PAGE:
While breaking down the real estate market three months ago, I noted that conditions were improving and were likely to continue that way into the third quarter, despite some overall problems in the industry.
That good feeling has now been confirmed by several recent measures.
This week’s S&P/Case-Shiller Home Price Indices of 20 cities nationwide was up for a sixth consecutive month, edging ahead 0.4%. It was about a half-percent lower than economic forecasts had expected; however, national home prices were up 1.2% from the previous year.
David Blitzer, the chairman of the index committee at Standard & Poor’s, was quite positive, stating, “All in all, we are more optimistic about housing. Upbeat trends continue.”
Plus, last month, the S&P/Case-Shiller Home Price Indices showed that all three headline composites (National, 10 City and 20 City) ended Q2 with positive annual appreciation rates for the first time since summer 2010.
Also this week, the Federal Housing Finance Agency mirrored the S&P report, saying that home prices rose for the seventh consecutive month in July, by 0.2%.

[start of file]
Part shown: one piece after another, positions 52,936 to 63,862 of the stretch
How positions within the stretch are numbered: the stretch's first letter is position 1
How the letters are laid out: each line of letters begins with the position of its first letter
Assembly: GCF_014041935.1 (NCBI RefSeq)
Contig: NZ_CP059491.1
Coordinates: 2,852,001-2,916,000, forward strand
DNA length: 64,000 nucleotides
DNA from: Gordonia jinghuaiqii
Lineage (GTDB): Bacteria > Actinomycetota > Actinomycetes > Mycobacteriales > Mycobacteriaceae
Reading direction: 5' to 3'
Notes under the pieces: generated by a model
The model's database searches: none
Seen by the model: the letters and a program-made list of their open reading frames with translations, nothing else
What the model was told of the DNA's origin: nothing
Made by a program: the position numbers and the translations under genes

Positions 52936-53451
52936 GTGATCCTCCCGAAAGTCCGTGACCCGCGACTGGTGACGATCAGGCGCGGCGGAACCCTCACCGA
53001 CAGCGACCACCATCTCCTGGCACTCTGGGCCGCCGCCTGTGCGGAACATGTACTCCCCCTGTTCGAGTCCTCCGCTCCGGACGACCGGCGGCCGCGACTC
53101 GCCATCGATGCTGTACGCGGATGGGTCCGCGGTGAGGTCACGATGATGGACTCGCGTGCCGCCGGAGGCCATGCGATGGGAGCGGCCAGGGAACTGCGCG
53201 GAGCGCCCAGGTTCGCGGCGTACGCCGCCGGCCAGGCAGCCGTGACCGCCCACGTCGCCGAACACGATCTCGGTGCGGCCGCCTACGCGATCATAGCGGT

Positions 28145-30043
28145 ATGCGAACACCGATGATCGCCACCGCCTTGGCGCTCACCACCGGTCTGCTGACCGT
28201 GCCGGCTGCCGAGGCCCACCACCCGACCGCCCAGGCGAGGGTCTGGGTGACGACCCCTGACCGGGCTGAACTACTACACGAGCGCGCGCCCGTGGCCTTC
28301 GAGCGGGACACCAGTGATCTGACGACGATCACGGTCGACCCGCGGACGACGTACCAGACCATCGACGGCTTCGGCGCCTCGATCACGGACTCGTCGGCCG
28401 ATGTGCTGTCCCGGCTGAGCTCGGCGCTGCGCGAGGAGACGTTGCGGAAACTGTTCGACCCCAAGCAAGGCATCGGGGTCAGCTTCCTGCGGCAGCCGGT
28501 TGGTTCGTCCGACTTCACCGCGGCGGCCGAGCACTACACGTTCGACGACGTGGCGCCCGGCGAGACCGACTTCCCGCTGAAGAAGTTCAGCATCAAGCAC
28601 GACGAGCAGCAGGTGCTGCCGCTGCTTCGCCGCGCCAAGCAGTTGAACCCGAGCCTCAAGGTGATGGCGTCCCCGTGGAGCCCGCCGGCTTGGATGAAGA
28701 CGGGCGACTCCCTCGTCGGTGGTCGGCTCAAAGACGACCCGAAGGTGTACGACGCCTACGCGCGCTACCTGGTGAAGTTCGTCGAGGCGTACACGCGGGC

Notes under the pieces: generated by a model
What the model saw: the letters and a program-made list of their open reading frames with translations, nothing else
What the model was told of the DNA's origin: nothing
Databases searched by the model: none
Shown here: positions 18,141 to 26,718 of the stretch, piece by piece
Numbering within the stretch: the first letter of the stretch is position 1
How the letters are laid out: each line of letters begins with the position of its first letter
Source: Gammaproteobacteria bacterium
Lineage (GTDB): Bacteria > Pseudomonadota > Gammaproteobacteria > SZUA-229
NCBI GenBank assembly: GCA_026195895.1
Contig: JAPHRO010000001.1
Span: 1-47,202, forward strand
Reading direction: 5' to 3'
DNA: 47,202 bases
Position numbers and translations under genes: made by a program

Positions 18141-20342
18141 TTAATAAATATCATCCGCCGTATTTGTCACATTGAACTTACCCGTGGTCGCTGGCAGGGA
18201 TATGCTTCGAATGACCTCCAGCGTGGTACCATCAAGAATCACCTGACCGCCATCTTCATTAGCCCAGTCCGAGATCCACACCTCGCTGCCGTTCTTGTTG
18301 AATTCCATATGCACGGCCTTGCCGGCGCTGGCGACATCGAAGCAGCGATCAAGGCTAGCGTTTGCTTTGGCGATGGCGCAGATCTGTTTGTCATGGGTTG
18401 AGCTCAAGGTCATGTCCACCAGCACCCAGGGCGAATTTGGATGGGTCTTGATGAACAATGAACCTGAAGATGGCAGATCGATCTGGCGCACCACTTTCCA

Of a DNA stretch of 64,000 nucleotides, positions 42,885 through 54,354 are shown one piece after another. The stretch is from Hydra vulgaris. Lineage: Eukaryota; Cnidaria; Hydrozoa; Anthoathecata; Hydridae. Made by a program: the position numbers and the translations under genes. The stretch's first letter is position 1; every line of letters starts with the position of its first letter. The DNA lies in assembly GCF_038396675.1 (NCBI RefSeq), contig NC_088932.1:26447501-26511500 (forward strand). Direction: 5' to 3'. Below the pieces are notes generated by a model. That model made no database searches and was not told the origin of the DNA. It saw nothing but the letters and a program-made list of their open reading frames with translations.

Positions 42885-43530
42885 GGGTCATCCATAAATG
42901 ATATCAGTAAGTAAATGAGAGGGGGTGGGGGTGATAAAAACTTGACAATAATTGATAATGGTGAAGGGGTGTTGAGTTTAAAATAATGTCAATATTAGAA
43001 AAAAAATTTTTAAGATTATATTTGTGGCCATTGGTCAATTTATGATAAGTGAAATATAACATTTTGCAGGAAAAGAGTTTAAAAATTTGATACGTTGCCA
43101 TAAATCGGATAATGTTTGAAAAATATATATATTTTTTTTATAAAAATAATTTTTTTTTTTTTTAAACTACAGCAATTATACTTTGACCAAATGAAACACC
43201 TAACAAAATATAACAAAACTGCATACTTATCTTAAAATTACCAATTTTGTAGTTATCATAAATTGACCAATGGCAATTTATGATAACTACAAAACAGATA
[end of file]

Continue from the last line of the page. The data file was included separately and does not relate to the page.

Click to Enlarge While these numbers were not huge, the fact that all three composites increased was a notable and positive event. The chart below shows the long-term Case-Shiller trend for all three composites. You can see that it bottomed in 2009, and after another small pullback into negative territory, the trend is moving higher again.
Also this past quarter, we saw improvements in the sales of existing homes and condominiums. August resales were 7.8% higher than July, and total sales were the highest since May, 2010. Many Realtors are saying this year will be the strongest for sales since 2007.
Much of the credit for the strong sales is going to near-record interest rates in the mid-3% range for 30-year loans. However, the irony is that almost one-third of the resales in August were purchased with all cash — so interest rates are less of a factor than one would expect.
Perhaps buyers are now so conditioned to low interest rates that it no longer excites them. But when people become complacent, it usually takes a spike in interest rates to spur more home buying, as buyers try to lock in their purchase before it becomes more expensive.
New Construction Also Improves
August new home sales actually were down 0.3% from July, but prices increased and now are at five-year highs. More importantly, new construction sales for August were 27.7% above August 2011 results.
Single-family home starts also were strong, up 5.5% from July to August, but multi-family starts fell by a similar margin. Still, multi-family construction continues to outweigh construction on single-family homes.